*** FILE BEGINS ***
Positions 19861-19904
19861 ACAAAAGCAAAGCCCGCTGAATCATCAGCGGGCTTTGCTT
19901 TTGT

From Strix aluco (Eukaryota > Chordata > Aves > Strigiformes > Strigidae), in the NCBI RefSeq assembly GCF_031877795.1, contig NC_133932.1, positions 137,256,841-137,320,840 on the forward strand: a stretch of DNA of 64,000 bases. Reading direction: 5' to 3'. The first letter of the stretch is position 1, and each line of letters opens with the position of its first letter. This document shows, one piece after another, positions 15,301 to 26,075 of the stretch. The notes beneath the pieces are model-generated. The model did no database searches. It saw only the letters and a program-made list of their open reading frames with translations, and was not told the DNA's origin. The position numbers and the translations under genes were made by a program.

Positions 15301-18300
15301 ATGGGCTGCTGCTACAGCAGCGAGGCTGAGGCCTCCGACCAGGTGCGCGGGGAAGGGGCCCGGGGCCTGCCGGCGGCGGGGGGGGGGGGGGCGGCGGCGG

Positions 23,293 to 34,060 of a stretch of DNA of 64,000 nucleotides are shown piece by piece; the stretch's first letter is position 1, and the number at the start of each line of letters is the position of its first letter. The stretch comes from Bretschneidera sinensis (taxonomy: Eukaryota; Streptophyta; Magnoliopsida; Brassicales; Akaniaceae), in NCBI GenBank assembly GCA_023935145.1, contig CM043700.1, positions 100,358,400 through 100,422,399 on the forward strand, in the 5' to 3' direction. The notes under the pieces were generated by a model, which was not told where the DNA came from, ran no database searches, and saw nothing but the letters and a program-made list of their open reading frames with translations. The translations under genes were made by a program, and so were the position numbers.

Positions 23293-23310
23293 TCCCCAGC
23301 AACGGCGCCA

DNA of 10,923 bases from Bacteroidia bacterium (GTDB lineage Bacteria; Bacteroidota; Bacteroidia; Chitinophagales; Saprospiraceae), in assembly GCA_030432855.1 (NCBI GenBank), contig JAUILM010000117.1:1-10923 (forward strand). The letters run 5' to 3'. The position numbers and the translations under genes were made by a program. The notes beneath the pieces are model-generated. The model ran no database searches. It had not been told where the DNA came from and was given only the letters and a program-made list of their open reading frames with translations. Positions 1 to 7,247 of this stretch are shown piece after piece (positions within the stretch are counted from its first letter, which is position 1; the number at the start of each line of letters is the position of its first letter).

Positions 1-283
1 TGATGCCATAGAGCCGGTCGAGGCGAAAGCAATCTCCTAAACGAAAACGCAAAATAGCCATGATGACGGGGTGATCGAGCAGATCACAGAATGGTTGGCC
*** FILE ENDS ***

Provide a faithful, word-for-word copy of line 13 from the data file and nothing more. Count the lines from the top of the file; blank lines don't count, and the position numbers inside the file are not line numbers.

1 TGATGCCATAGAGCCGGTCGAGGCGAAAGCAATCTCCTAAACGAAAACGCAAAATAGCCATGATGACGGGGTGATCGAGCAGATCACAGAATGGTTGGCC